After their capture, Winston and Julia are separated, and both are tortured into not just compliance but becoming mindless Party drones like everyone else. As it turns out, Winston’s coworker O’Brien, whom he thought to be a fellow secret rebel, is actually a high-level Inner Party member, eager to brainwash him into loyalty to the Party.
Having had little individuality to begin with due to the short material leash the state kept him on, Winston is now forced to give up his last shred of self thanks to months of physical and psychological abuse. O’Brien doesn’t just get him to lie about basic reality, such as claiming he holds up five fingers when he’s only holding up four, but also to pretend Oceania has always been at war with the same enemy when, in fact, telescreens frequently announce differing warring factions.
The ultimate gaslighting, however, happens when he makes Winston doubt reality altogether and, as such, the importance of thinking for himself: “If he THINKS he floats off the floor, and if I simultaneously THINK I see him do it, then the thing happens,” Winston muses. “It doesn’t really happen. We imagine it. It is hallucination. What knowledge have we of anything, save through our own minds? All happenings are in the mind. Whatever happens in all minds, truly happens.”
This is Winston’s final admission of defeat. After all, if the Party can rewrite history as it sees fit, it can dictate “whatever happens in all minds” and, therefore, what “truly happens.” When he returns to the real world, he is happy to drink the same gin he has always been drinking, sit at the same bar he’s always been sitting in, and no longer cares about expressing himself in any way whatsoever. Not with Julia. Nor in a diary. Not even through rebellious thoughts. Deep down, he still knows the state propaganda is nothing but lies, but from now on, he’s happy to go along with it, no longer strong enough to resist.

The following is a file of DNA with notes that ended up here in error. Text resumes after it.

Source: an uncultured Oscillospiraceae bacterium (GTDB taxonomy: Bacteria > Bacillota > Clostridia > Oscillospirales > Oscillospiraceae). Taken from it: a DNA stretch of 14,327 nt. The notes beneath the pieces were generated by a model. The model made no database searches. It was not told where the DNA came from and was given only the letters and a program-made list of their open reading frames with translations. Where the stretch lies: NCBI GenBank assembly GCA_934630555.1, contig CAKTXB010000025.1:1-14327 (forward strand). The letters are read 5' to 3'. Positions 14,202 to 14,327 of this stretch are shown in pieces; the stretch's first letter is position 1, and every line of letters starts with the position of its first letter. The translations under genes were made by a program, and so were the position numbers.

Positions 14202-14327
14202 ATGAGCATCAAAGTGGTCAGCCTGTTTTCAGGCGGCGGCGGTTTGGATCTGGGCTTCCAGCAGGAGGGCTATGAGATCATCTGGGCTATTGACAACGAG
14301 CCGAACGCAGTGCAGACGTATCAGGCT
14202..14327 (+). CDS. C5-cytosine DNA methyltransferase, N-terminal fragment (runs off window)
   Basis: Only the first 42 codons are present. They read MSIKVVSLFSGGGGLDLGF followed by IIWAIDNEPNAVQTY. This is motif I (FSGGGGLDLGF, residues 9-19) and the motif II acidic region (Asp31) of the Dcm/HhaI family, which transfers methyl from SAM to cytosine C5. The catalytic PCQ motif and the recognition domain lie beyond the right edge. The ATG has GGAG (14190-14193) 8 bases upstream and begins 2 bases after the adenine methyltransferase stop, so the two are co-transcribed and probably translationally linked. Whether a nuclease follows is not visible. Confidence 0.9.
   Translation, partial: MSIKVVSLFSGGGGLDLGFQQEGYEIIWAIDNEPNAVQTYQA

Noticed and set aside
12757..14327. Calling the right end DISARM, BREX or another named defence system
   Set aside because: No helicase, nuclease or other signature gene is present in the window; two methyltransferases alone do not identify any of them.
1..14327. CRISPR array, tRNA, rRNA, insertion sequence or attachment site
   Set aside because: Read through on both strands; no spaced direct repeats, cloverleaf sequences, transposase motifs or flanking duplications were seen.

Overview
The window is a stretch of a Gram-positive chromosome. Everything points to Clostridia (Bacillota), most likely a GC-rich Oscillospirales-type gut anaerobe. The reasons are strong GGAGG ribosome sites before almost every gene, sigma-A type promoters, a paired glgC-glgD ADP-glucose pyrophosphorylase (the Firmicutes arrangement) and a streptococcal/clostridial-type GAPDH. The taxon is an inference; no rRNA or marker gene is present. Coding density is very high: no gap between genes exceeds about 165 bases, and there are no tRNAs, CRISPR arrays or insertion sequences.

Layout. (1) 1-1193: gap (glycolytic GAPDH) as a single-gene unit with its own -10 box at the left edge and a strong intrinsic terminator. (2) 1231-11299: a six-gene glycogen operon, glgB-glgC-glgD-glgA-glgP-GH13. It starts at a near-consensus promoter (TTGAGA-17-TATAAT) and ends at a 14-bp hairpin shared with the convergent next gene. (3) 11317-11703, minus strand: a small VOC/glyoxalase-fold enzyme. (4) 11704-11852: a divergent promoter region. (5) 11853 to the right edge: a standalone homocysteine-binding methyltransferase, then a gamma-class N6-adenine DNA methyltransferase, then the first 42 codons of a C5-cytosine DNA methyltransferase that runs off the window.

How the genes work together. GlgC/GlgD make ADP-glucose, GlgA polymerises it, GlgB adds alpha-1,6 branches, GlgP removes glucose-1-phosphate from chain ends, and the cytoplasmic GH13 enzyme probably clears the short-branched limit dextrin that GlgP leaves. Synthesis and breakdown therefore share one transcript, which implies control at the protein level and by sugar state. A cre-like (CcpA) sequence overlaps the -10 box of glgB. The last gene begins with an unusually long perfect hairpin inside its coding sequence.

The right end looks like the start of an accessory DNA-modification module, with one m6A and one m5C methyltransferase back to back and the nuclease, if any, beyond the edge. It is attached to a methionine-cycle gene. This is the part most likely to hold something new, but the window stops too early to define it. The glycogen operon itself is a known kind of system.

When other people gaslight us, it’s annoying and sad. When our governments do it, it’s dangerous, an immediate sign to take a stand and cling to the truth with all we’ve got. Always think twice about what your government does and says. Big Brother is watching.
Besides the fact that it is well-structured, relatively easy to understand, and successfully relies on a few strong characters to drive its points home, 1984 has held up incredibly well over time, and not just because of its predictive powers. If you read the book today, you’ll hardly feel transported to a different century. While Winston isn’t exactly carrying around a smartphone, the book’s everyday backdrop still feels technologically close enough to today to make it easy to immerse yourself in its world.
All in all, this is an outstanding book with several important, cautionary messages, some of which we should heed today. What happens if news blogs change their headlines after publication? What role does misinformation play in elections? Can our smartphones listen to us while we sleep? All of these are questions Winston Smith would ask were he alive in our world today. Reading his story will help us answer them.
While I would recommend this book to anyone, you’ll find it an especially great read if you’re concerned about freedom and sovereignty. For more context on its publication and Orwell’s ideas, check out Wikipedia. You can also dive into our list of the best and most important quotes from the book. Final fun fact: It is one of the top 15 books recommended by Jordan Peterson.
Who would I recommend our 1984 summary to?
The 17-year-old climate activist who’s not happy with how their government is handling global warming, the 55-year-old who thinks their government will surely take care of them in retirement, and anyone who’s suspicious of technology’s long-term impact on our mental and societal health.